Keith Haring: 1978-1982, currently on show at the Brooklyn Museum, is the first large-scale exhibition to explore the Pop artist’s early career.
Click images to enlarge.
In 1978, when Keith Haring enrolled in Manhattan’s School of Visual Arts, he began to develop a still-imitated personal visual aesthetic inspired by the architecture of New York City, pre-Columbian and African design, dance music, and the works of artists as diverse as Jean Dubuffet, Pablo Picasso, Willem de Kooning and Jackson Pollock. Other inspirations: media, the subway, clubbing and sex.
The current outstanding and uplifting exhibition (organised by the Contemporary Arts Center, Cincinnati, Ohio and the Kunsthalle Wien, Austria), traces the development of the artist’s extraordinary visual vocabulary and includes 155 works on paper, seven experimental videos and over 150 archival objects, among them rarely seen sketchbooks, journals, exhibition flyers, posters, subway drawings and documentary photographs. During this period, Haring – who was born in Pennsylvania in 1958 and died of complications from AIDS in 1990 – introduced the figurative drawings that included much of the iconography he was to use for the rest of his life, such as the standing figure, crawling baby, pyramid, dog, flying saucer, radio, nuclear reactor, bird and dolphin — all enhanced with radiating lines suggestive of movement or flows of energy.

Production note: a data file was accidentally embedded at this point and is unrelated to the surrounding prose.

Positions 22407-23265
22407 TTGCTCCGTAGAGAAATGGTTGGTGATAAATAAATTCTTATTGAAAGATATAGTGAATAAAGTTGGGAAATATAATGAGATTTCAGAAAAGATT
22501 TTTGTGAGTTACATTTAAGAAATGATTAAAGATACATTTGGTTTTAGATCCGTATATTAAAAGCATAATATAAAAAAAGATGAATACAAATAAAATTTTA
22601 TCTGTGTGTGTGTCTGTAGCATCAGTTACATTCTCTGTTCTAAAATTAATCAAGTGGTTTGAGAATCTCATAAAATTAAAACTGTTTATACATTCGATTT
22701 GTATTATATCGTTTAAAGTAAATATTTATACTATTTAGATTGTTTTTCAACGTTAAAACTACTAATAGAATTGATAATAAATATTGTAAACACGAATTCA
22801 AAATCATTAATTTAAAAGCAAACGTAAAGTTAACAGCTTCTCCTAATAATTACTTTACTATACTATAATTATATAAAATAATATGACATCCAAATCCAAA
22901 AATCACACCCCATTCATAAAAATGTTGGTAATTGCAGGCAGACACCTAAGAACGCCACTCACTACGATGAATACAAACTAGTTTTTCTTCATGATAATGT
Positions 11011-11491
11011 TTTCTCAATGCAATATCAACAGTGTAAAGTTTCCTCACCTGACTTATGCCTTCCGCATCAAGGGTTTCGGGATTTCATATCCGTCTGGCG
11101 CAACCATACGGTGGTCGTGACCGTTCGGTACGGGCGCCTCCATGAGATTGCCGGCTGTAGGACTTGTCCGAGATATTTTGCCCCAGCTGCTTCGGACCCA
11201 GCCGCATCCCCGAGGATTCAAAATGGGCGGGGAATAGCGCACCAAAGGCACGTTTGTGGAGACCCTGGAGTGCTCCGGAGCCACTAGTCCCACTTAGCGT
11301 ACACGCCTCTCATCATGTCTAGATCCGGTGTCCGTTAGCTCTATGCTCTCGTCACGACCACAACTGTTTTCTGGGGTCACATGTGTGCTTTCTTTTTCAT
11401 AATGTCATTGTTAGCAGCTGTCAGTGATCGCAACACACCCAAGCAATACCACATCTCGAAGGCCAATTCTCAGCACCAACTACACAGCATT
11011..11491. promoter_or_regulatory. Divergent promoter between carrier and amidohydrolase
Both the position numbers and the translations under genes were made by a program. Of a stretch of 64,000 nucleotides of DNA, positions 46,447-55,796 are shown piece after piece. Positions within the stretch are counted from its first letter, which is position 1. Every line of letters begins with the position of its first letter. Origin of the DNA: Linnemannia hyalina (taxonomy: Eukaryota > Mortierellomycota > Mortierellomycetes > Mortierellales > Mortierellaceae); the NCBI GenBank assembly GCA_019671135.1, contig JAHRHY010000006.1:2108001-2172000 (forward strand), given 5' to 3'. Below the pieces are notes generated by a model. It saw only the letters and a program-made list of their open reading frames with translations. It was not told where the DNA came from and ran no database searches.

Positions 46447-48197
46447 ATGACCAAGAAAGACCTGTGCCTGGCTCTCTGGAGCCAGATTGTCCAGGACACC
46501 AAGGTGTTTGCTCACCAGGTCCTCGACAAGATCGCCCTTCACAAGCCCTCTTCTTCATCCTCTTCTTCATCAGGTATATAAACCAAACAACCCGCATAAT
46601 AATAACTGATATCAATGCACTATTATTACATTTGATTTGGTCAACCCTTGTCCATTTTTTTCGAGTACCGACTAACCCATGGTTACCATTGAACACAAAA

Haring also meticulously documented his aesthetic discoveries in his journals through precise notes and illustrations. “Several of Keith’s original journals are in the show and catalogue, but since they are all bound, one can only display a single spread, at most,” says Julia Gruen, the Executive Director of the Keith Haring Foundation, which is posting one image of the journals per day to Tumblr throughout the show’s duration. “Since Keith was avidly keeping a journal during the period covered by the show, it seemed a natural compliment… The journals give the viewer a look inside the mind and thoughts of the artist Keith was becoming, insights into his process, the evolution of his imagery. This is an incredibly intimate way of learning about him. There is a degree of self-reflection that actually diminished with time – as Keith became busier and gained confidence as an artist, as he was more in demand and more active, he spent less time recording his thoughts.”
As Tricia Laughlin Bloom, the Brooklyn Museum’s Project Curator for the exhibition, adds: “Seeing these works in many forms, on both intimate and grand scales, the show allows real intimacy with Haring’s thoughts and formal experiments, documented in his journals and put out into the world through wall-sized works on paper.”
Keith Haring: 1978–1982 is on view at The Brooklyn Museum, 200 Eastern Parkway, Brooklyn, New York until 8th July 2012.
Text: Ricky Lee
All images © Keith Haring Foundation. From top: Untitled 1980, Untitled Journal Drawing 1977, Mud Club ID, Untitled, ca. 1980-1985.